The first thing you will need is the right software. There are many options ranging from free to costing hundreds of dollars. You might come across software used for screencasting or video tutorial creation. In general terms, both can be used to create training videos.
I’ve tried a number of free or very lost cost options (under $30) and came away disappointed with each product. After a fair amount of trial and error, I’ve settled on a product called Camtasia Studio from TechSmith. It costs $299 for a single-user license and has a good balance of advanced features and usability. Adobe Captivate is another option, but I found it a lot more difficult to use compared to Camtasia. But it’s worth checking out if you’re familiar with other Adobe products such as Photoshop or Premiere.
I recommend starting with Camtasia Studio. This is a product that has a large user base and has been around for a while. As you might guess, Camtasia provides a ton of great tutorials for their products to help beginners. The tutorials also give you a good idea of the types of videos you can easily create.
Tips for Making Great Training Videos
Once you’ve familiarized yourself with the software, it’s time to get filming. As excited as you might be about sharing your knowledge, training videos don’t exactly have the best reputation. Most training videos are dry and boring which means the concepts taught, as important as they might be, won’t be remembered. I’ve created a number of videos myself, so here are a few tips I’ve learned:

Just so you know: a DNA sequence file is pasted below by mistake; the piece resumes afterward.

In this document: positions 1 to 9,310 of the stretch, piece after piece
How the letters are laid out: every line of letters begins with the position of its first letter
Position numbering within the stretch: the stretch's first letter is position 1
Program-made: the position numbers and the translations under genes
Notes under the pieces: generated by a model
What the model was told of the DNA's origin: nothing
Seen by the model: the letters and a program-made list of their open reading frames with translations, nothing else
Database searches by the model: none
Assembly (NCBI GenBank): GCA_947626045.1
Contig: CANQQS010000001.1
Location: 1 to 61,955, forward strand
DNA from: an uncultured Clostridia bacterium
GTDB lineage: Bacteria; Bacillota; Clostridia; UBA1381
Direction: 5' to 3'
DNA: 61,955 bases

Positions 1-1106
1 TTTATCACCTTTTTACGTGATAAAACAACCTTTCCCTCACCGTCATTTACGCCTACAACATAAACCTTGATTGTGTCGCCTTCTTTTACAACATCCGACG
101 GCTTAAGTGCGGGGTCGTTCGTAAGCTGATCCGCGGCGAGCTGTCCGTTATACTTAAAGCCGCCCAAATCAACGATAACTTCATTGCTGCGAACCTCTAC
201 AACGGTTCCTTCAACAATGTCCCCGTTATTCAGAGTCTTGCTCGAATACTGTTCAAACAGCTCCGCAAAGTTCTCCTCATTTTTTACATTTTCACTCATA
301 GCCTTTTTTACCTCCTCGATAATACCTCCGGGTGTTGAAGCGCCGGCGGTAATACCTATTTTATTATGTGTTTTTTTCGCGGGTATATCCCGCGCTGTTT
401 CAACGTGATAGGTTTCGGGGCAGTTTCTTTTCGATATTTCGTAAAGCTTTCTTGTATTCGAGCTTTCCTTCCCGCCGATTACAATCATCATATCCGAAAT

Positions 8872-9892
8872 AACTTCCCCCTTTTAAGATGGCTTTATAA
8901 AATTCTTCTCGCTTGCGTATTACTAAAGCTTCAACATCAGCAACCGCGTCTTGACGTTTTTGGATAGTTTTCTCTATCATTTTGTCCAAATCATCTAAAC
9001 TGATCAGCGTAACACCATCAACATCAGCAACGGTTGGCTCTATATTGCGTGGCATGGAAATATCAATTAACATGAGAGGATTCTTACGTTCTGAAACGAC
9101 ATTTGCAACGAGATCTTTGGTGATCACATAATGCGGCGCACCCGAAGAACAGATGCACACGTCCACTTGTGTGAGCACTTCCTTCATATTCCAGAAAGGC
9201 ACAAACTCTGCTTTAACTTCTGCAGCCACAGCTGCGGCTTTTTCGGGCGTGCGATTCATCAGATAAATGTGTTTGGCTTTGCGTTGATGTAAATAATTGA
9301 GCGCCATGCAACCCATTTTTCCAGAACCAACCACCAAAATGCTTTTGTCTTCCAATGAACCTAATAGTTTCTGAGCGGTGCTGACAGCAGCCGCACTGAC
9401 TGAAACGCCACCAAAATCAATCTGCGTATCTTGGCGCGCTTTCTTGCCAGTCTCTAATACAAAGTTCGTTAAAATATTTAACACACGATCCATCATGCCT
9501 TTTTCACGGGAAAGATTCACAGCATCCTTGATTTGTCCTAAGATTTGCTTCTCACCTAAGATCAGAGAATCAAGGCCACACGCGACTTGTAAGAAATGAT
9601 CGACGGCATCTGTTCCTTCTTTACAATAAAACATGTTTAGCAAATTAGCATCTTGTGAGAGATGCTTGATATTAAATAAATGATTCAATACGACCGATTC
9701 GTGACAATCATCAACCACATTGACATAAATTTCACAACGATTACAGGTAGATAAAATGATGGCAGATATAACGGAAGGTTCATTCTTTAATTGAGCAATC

Keep it Brief. As you start recording you will like realize your video turned out a lot longer than you had planned on. One way to combat this is to script your training. But even then, you’ll probably find that your 10-minute training video is actually 20 minutes long. You might feel pressure to include one long training video that includes topic after topic, but resist this urge. I’ve found that creating a tight, compelling 3-minute video teaching a single concept is more valuable than a 20-minute video covering five concepts. Keep your presentation as brief as possible while still covering the concepts. I’m reminded of Stephen King, who wrote one of my favorite books about writing called On Writing. King said, “Leave out all the boring parts” and that’s good advice when creating a video. Include what you must say, and then get out.